Bottom Line.... at DVinfo.net

Go Back   DV Info Net > Canon EOS / MXF / AVCHD / HDV / DV Camera Systems > Canon HDV and DV Camera Systems > Canon XL and GL Series DV Camcorders

Canon XL and GL Series DV Camcorders
Canon XL2 / XL1S / XL1 and GL2 / XM2 / GL1 / XM1.


Reply
 
Thread Tools Search this Thread
Old September 21st, 2004, 03:11 AM   #1
Regular Crew
 
Join Date: Mar 2003
Location: Surprise, AZ
Posts: 144
Bottom Line....

Hey guys. I have the money and am ready to buy this camera. But I want a simple answer to whether I should buy it or not. There is no need to go into detail but I would like a "yes buy it, it rocks the house" or a " no don't buy it because of this....". At the moment I do wedding videos, high school footaball, and various other contract jobs. I plan on shooting a feature next spring as well. So now that you know where I stand, please tell me what you think. The bottom line. Thanks.
__________________
Vlog On!
http://youtube.com/clintus
Clint Comer is offline   Reply With Quote
Old September 21st, 2004, 03:28 AM   #2
RED Code Chef
 
Join Date: Oct 2001
Location: Holland
Posts: 12,514
The bottom line is make your own decision. No-one can tell you
whether to get this camera. That is insane. Why would you let
someone else decide this for you? If you can't do this yourself
then in my humble opinion you are not ready to buy such an
advanced and expensive piece of equipment. There is no yes
buy it or no don't buy it.

It all depends on your budget, what you want to use it for, which
features are important to you, which aren't etc. etc.

YOU have to make YOUR OWN decision. You can only do this by
making of list of things you need, things you would like to have
and things you don't care about. Then weigh all the camera's
within these limits (including price) and make a good informed
choice. Read these forums for other people's opinions (but never
let them decide for you) and then go and check out the camera
yourself in a shop near you!

In my mind I do not see why you would need an XL2 to answer
your original question. There is no 16:9 in anything you do.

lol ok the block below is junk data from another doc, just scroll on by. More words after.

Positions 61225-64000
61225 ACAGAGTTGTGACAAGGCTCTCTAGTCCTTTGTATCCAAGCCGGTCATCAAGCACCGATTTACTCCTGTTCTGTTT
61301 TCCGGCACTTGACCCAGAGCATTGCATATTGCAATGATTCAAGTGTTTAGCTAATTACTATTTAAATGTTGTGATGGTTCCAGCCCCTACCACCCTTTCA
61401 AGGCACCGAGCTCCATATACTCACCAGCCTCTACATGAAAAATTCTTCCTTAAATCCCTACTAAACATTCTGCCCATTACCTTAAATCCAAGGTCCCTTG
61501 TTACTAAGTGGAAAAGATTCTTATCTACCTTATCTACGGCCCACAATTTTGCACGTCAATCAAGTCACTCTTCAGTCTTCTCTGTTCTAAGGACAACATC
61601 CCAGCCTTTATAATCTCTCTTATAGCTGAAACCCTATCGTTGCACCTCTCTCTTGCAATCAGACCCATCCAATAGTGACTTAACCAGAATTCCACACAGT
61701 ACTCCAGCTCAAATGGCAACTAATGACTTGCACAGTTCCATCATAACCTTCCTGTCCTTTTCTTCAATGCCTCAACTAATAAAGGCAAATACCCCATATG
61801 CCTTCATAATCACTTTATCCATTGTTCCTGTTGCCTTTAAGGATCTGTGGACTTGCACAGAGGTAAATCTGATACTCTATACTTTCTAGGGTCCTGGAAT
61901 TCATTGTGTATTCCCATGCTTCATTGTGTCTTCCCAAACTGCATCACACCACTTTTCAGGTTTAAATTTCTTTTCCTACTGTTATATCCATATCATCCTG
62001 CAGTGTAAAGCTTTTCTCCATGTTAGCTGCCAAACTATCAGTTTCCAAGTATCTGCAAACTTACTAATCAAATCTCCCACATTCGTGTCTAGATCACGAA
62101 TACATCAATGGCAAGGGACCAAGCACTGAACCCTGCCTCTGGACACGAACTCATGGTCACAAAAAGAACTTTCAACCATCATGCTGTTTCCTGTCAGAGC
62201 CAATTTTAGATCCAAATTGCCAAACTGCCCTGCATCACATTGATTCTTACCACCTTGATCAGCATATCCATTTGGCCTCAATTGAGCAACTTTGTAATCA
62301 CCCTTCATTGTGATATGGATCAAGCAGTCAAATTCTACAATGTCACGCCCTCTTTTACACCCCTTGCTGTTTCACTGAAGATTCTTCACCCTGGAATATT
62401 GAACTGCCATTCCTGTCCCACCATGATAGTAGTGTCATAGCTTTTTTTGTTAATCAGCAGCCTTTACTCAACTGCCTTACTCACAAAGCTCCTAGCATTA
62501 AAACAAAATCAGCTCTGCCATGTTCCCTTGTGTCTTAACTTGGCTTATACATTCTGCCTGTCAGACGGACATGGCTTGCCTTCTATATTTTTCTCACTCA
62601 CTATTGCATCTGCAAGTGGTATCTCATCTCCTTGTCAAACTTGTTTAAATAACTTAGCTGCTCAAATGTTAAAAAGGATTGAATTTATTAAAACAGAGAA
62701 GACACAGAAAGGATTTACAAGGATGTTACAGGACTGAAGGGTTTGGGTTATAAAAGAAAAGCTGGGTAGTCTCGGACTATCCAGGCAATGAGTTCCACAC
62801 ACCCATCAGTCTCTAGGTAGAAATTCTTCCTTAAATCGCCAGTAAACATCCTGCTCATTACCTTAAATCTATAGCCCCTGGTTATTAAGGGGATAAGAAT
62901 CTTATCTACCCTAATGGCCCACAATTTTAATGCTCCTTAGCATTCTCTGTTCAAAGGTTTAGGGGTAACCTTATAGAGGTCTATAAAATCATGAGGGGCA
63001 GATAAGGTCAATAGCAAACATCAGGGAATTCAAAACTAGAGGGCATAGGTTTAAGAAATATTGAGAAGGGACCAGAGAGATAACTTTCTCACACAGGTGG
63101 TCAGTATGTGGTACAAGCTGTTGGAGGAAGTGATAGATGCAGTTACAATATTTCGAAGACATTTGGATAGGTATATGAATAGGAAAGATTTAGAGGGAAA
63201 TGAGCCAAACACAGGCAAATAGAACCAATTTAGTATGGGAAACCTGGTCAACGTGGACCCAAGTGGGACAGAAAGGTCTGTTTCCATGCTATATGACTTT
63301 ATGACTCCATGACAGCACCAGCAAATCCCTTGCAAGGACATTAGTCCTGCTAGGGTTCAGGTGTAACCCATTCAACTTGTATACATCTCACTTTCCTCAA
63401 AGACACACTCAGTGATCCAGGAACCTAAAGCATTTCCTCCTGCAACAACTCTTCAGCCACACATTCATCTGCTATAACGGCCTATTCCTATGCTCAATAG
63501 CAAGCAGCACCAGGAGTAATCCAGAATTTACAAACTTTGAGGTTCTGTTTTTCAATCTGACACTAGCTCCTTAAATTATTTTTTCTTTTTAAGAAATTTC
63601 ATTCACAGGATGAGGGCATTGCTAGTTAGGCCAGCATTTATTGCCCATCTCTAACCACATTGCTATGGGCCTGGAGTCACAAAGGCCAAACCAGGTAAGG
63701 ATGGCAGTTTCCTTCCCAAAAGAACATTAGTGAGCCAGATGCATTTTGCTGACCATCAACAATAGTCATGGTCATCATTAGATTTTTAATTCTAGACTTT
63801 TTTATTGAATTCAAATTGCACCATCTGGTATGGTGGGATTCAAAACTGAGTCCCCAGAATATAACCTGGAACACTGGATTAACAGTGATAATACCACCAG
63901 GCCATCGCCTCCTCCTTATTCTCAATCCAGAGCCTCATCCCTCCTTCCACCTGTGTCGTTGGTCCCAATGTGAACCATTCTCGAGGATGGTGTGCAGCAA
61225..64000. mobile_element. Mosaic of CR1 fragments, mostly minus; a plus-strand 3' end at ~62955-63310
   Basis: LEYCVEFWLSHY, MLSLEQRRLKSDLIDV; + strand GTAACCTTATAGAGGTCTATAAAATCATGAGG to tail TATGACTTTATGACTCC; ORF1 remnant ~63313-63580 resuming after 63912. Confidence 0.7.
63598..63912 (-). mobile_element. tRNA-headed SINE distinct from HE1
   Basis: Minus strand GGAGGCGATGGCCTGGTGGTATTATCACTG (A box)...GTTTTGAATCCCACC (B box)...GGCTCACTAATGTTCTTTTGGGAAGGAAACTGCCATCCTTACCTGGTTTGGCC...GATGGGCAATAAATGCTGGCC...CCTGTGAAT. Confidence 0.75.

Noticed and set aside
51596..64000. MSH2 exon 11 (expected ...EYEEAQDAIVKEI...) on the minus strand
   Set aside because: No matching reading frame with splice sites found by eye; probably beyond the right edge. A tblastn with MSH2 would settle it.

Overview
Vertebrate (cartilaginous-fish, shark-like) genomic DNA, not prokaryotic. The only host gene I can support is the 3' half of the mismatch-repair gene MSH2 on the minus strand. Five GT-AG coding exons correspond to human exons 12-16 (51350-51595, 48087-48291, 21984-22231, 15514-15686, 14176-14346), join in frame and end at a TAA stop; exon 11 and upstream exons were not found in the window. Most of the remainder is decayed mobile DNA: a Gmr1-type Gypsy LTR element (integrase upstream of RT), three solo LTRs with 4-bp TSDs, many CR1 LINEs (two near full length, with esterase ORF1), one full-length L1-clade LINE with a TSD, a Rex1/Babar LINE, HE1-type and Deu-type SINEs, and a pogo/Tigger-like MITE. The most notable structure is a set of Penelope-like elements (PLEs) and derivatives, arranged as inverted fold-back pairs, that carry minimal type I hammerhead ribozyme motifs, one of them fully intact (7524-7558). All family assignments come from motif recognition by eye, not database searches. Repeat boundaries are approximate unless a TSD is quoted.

If you really want "guidance" (which I hope it is instead of
somebody deciding for you) make a new thread AFTER you have
made your list (which I talked about above) and then post that
list. Which things are important to you and which features do you
want / need. Then we can give far better response what would
probably work for you.

The original question you asked is as personal as it comes. It
may "rock" for me but totally "suck" for somebody else.
__________________

Rob Lohman, visuar@iname.com
DV Info Wrangler & RED Code Chef

Join the DV Challenge | Lady X

Search DVinfo.net for quick answers | Buy from the best: DVinfo.net sponsors
Rob Lohman is offline   Reply With Quote
Old September 21st, 2004, 07:54 AM   #3
Wrangler
 
Join Date: May 2003
Location: Houston, TX
Posts: 4,093
Bottom line...TAKE TWO!

Clint,

In response to your thread:

>>>>>>>>
"Hey guys. I have the money and am ready to buy this camera. But I want a simple answer to whether I should buy it or not. There is no need to go into detail but I would like a "yes buy it, it rocks the house" or a " no don't buy it because of this....". At the moment I do wedding videos, high school footaball, and various other contract jobs. I plan on shooting a feature next spring as well. So now that you know where I stand, please tell me what you think. The bottom line. Thanks."
>>>>>>>>

Here's my two cents:

While enjoying my GL2 (but not being entirely happy with its good-but-not-great 16:9), I had been eagerly awaiting the next crop of HDV cameras as the "promised land" of a substantially better image in 16:9.

When the XL2 came out, I decided to get one knowing that it would be an interim camera...maybe half a year to a couple years until HDV or a derivative thereof matures and gets established. In the meantime, the XL2 is King of 16:9 miniDV.

Like most folks here, I simply want the best picture quality I can get at a prosumer -- or less-- price point. Had I known the Sony HDV consumer camera was just around the corner, I'm not sure if I would have bought the XL2 or not...MIGHT still have done so, since the "Pro" version of the Sony is still some time off.

As someone who is slowly moving up from vacation video to actually learning videocraft, I'm enjoying the he!! out of the many advanced features of the XL2 that simply are not found on a palmcorder. As you've undoubtedly read, it is optimized for 16:9 and the picture really is beautiful -- but will never be more than 720x480 (NTSC), which I suppose someday will look utterly crappy to all of us!

Should you get an XL2? I do have to agree with Rob in that nobody can decide for you what camera, if any, to buy. But I'll write a few thoughts, for whatever they may be worth, about the utility of the camera. If you want:

- great 16:9, the XL2 will do that. Presumably, though, HDV will do it at a perceivably higher resolution...maybe a short wait for the new crop of cameras to hit the market.